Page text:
24 Apr

The Blockchain Association and the Crypto Freedom Alliance (CFAT) of Texas, two well-known organizations in the cryptocurrency space, have sued the US Securities and Exchange Commission (SEC) to challenge a recently enacted rule that broadens the definition of a "dealer" in securities.

The SEC allegedly went beyond its jurisdiction and adopted an arbitrary and capricious rule, according to the complaint, which was filed in a federal court in Texas.

The cryptocurrency industry sues the SEC

The cryptocurrency companies contend in the lawsuit that the new rule is "vague, overly broad" and that it does not make clear what it means for those involved in the crypto market.

Developers of automated software and liquidity providers for specific trading protocols may be considered "dealers" under the SEC rule, which could lead to increased costs and additional regulatory requirements

The complaint additionally argues that industry participants are prevented from operating under rules that are clearly disclosed and developed through an equitable and transparent rulemaking process by the SEC's implementation of the Dealer Rule, which is in violation of the Administrative Procedure Act (APA).

The complaint claims that the Securities Exchange Act of 1934's definition of "dealer," as used by the SEC, is a "unlawful and radical expansion" that deviates from the term's long-standing and "well-established meaning."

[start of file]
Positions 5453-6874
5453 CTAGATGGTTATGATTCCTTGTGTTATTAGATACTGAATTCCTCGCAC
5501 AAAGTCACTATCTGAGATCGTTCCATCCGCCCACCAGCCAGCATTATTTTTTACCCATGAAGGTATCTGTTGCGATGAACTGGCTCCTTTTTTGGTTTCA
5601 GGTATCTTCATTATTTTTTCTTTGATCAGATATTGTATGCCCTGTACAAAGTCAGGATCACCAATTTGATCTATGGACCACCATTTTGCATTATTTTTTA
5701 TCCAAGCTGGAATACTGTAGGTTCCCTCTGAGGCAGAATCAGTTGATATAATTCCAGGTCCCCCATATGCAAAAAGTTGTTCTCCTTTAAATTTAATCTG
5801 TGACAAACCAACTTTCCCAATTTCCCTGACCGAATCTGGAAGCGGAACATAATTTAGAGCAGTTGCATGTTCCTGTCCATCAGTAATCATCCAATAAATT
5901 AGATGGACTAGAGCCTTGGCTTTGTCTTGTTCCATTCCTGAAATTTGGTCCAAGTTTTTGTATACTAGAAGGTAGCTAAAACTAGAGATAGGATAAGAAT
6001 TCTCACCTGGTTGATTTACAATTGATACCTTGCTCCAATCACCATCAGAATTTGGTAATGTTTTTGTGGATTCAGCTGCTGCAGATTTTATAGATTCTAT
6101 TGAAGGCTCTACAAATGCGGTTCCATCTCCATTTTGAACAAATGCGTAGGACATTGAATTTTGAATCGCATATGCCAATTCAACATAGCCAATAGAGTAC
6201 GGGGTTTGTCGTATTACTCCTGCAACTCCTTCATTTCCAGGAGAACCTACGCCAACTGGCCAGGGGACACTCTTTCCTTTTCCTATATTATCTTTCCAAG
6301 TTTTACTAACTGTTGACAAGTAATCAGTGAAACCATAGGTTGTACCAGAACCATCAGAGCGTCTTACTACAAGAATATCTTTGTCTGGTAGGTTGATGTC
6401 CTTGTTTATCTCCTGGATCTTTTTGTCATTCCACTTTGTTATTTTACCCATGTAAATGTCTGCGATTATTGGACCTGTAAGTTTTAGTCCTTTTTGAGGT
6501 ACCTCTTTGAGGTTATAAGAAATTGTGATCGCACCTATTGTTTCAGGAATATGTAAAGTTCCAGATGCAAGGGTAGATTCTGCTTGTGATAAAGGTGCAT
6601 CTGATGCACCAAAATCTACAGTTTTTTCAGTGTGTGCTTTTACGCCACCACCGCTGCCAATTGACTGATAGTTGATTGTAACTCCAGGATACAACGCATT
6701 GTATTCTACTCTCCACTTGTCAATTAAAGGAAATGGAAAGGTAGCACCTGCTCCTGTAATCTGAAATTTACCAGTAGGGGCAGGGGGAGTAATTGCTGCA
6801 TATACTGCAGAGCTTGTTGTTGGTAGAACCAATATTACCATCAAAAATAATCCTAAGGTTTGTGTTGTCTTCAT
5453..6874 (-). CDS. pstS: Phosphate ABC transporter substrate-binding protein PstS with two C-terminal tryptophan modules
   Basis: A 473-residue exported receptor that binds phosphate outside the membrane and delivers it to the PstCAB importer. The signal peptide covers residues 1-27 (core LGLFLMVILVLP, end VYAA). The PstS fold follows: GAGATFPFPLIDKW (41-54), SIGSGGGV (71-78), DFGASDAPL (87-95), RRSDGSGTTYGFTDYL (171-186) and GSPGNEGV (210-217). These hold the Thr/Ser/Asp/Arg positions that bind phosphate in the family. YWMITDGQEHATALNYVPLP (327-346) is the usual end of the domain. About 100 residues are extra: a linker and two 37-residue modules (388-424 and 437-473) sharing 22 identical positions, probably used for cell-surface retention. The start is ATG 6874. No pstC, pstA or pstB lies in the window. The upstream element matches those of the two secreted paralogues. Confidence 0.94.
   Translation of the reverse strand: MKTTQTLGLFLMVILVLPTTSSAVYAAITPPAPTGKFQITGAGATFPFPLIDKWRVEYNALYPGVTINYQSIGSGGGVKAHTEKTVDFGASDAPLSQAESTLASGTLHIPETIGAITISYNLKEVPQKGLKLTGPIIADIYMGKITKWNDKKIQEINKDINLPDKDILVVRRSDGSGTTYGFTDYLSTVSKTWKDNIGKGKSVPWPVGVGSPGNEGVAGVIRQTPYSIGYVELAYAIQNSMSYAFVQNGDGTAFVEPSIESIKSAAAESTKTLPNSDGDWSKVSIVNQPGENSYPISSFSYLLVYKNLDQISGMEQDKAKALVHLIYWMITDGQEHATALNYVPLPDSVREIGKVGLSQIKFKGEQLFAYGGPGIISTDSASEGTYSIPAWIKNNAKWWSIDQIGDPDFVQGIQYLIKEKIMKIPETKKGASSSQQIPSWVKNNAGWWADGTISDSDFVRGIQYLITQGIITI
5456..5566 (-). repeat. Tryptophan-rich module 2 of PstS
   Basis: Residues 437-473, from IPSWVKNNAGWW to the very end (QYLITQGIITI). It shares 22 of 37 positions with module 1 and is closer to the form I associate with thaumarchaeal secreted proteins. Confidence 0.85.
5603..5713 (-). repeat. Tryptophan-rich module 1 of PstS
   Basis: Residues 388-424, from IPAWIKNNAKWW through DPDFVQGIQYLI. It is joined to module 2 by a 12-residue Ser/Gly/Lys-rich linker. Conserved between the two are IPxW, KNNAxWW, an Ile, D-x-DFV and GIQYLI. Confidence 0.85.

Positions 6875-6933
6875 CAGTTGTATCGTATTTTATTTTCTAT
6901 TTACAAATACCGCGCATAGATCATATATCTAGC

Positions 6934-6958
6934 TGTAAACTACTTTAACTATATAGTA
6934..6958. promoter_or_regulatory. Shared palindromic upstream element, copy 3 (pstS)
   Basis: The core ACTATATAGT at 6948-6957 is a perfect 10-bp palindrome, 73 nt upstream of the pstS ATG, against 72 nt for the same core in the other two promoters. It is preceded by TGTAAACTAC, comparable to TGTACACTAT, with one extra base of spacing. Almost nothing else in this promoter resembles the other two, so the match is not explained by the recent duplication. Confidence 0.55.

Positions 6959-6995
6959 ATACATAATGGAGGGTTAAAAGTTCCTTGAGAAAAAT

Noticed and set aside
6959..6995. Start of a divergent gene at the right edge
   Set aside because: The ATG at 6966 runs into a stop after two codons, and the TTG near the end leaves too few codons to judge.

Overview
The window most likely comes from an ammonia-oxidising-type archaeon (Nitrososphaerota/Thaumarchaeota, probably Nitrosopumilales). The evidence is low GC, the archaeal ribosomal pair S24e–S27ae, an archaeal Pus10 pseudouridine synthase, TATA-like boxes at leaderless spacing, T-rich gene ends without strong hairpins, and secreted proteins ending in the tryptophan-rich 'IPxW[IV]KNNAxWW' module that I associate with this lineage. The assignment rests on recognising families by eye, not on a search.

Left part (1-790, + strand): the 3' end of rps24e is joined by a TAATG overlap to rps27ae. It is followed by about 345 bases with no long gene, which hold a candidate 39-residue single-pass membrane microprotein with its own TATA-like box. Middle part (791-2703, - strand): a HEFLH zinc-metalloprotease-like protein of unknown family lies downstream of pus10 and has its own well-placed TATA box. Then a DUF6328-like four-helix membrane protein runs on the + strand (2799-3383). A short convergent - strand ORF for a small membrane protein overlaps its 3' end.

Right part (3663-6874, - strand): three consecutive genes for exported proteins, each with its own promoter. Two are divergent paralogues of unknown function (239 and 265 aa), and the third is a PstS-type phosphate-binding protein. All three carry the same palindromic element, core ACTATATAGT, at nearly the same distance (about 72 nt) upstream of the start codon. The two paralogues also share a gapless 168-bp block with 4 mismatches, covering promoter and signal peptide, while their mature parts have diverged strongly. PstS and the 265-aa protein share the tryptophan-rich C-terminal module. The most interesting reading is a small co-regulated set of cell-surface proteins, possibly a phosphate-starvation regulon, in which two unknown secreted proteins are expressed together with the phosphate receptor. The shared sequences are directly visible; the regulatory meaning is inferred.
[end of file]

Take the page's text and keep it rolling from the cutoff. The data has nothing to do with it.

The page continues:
The law will create "irreparable harm" to the millions of Americans and businesses engaged in digital asset trading, the complaint further warns. The two cryptocurrency companies further claim that the SEC violated the law by failing to evaluate the advantages and disadvantages of their strategy and by failing to sufficiently address concerns expressed during the comment period. 

CEO Crises Regulatory Overreach by SEC

Kristin Smith, CEO of the Blockchain Association, chastised the SEC for regulatory overreach and failing to address industry concerns during a rushed comment session. Smith said:

The Dealer Rule illegally expands the SEC's statutory authority granted by Congress while advancing its anti-digital asset campaign. It scares American inventors and threatens to push US companies abroad.

Smith underlined the dedication of the Texas Crypto Freedom Alliance and the Blockchain Association to safeguarding the digital asset ecosystem in the United States.

In the end, the action aims to reverse the SEC's rule expansion and stop its implementation in the sector by requesting a declaratory judgment and injunctive relief.

The continuous fight to provide a clear regulatory framework for the developing digital asset market is highlighted by the legal dispute between the SEC and groups representing the cryptocurrency industry.

The case's conclusion may have a big impact on the industry's future as well as how innovation and regulatory control are balanced in the US as it develops.

April 2024, Cryptoniteuae

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